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R Packages Davor Cubranic SCARL, Dept. of Statistics.

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Presentation on theme: "R Packages Davor Cubranic SCARL, Dept. of Statistics."— Presentation transcript:

1 R Packages Davor Cubranic SCARL, Dept. of Statistics

2 Warmup questions Who here uses packages? Which ones? How do you know you’re using a package? – Had to install it – Had to load it What happens when you load it? – Functions – Data – Help pages

3 So package is a bundle of “stuff” But, (next slide) It’s a structured bundle of…

4 What is a package? Structured, standardized unit of: – R code – documentation – data – external code

5 Why use packages (talking points) Installation & administration is easy – Finding, installing, compiling, updating… Validation – Package checks Distribution mechanisms – CRAN, Bioconductor, Github Documentation – Bundle examples, demos, tutorials Organization – Especially useful for the programmers: – Self-contained (names) – Declare and enforce dependencies on other packages

6 Why use packages Installation & administration Validation Distribution Documentation Organization

7 Knowing how packages work and how to use them effectively will make you more effective R analyst, even if you don’t develop new packages But you should consider developing packages even if you don’t write the next ggplot Packages for your own stuff: -Analyses you frequently repeat and/or share with others -Publication: create a package containing the publication as a vignette, and bundle the code and data with it

8 Handling packages Load with library( name ) Package-level help: –library(help= name ) Unload with detach(package: name ) – You shouldn’t have to do this

9 Handling packages with RStudio See the packages tab in Rstudio Checkmark to load Some are already loaded!! Click on the name for help

10 What happens when you load a package? When you start R you have an empty workspace But there is also all this other “basic” R stuff (matrix, plot) So it’s more like we have two boxes, your workspace and “core” R Actually, it’s more like a whole bunch of boxes: see search()

11 So what happens when you load? New package gets inserted near the front of the list It can pull additional packages (dependencies) But notice that each package is its own bundle (box) We’ll talk how you create these bundles next

12 Structure What makes package a package is that it follows a prescribed structure of files and directories If you tell R to treat this as a package, it will You can create it by hand, but we’ll use a shortcut: package.skeleton()

13 package.skeleton() Convenient for turning a set of existing functions and scripts into a package Let’s do it with the anova.mlm code that we wrote earlier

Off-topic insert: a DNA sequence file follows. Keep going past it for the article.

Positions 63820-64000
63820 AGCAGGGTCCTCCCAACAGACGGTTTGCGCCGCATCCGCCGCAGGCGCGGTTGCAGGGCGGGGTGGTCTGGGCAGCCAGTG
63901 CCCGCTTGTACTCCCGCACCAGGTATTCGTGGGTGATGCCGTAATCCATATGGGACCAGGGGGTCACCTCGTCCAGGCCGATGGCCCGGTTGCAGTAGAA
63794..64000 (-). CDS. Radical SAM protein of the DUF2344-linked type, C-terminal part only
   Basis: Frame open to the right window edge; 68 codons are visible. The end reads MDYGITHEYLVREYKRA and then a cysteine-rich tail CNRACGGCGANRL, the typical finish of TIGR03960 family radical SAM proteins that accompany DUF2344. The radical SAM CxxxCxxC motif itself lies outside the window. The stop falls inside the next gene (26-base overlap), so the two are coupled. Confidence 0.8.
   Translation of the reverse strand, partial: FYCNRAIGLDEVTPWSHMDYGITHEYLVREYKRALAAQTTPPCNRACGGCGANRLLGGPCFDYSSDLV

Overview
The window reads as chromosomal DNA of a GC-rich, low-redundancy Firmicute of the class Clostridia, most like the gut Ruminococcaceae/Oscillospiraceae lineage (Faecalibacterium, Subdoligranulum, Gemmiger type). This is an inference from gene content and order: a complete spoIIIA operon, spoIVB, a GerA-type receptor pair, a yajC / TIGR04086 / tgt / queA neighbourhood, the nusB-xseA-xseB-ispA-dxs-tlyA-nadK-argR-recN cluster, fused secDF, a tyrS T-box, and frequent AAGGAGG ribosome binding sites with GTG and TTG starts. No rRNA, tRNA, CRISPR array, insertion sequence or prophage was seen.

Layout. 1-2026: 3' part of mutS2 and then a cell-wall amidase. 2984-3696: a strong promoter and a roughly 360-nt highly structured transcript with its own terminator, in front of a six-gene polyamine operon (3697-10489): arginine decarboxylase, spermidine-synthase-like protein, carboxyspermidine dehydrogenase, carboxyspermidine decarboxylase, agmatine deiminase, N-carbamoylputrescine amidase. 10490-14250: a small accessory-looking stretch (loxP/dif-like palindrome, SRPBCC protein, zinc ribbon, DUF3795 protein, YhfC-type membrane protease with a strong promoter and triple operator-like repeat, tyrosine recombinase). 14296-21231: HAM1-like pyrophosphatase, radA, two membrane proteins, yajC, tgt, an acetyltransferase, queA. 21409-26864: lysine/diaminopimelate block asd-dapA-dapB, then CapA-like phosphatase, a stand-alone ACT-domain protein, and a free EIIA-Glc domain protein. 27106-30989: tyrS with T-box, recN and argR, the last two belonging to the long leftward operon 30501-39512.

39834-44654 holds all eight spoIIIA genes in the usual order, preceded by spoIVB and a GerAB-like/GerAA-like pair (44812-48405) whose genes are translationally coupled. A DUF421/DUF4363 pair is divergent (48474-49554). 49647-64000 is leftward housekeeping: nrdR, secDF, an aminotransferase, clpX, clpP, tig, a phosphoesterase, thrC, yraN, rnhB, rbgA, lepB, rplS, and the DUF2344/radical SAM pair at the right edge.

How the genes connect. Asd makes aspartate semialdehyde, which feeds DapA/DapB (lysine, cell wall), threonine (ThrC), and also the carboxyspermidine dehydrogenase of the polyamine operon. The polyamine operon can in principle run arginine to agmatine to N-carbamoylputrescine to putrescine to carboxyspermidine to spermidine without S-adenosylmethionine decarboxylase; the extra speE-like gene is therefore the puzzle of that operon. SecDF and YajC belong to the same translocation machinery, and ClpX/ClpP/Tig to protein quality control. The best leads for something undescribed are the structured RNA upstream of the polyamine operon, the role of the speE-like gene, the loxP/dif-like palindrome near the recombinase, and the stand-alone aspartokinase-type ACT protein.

14 New project: – source(‘anova.mlm.R’) package.skeleton(“anovaMlm”, ls())

15 DESCRIPTION The only required part of a package Name, author, license, etc.

16 R/ Directory for R code package.skeleton creates one file per function This is not a rule, you can put as many functions into a single file

17 man/ Help files

18 NAMESPACE Defines which objects are visible to the user and other functions Public vs. private to the package The default is to make everything visible that starts with a letter

19 Command-line tools Check Install Build

20 INSTALL Let’s install our package R CMD INSTALL anova.mlm Delete the “man” directory – (it’s optional and we’ll recreate it later) Redo INSTALL Restart R studio library(“anova.mlm”)

21 check Really important!!! Finds common errors, non-standard parts CRAN requires no ERRORS or WARNINGS

22 Optional contents man/: documentation data/: datasets demo/: R code for demo purposes inst/: other files to include in the package (PDFs, vignettes) tests/: package test files src/: C, C++, or Fortran source code NEWS: history of changes to the package LICENSE or LICENCE: package license

23 DESCRIPTION Depends: – packages used by this one – and loaded as part of its loading – i.e., visible to the user Imports: – packages used by this one – but not loaded – i.e, not visible to the user Suggests: – used in examples or vignettes – non-essential functionality

24 NAMESPACE exportPattern(“^[[:alpha:]]”) export(anova.mlm, est.beta) S3method(print, anova.mlm) S3method(plot, anova.mlm) import(MASS) importFrom(MASS, lda)

25 Documentation Let’s re-generate the documentation files promptPackage(“anova.mlm”) prompt(anova.mlm)

26 anova.mlm.Rd Description: Compute a (generalized) analysis of variance table for one or more multivariate linear models. Arguments: – object: an object of class '"mlm”’ –...: further objects of class '"mlm"’. – force.int: Force intercept Value: An object of class “anova” inheriting from class “matrix”

27 Help files for methods \usage{anova.mlm(…)} For S3 methods: – \usage{\method{print}{anova.mlm}(….)}

28 Vignettes.rnw extension Written in Sweave – similar to knitr Latex + R code Produces a PDF available in the installed package vignette() vignette(‘Sweave’)

29 Help on writing packages Lots of tutorials on the Web – many of them are not necessarily correct – NAMESPACES, Imports, etc. Authoritative guide: Writing R Extensions R-devel mailing list


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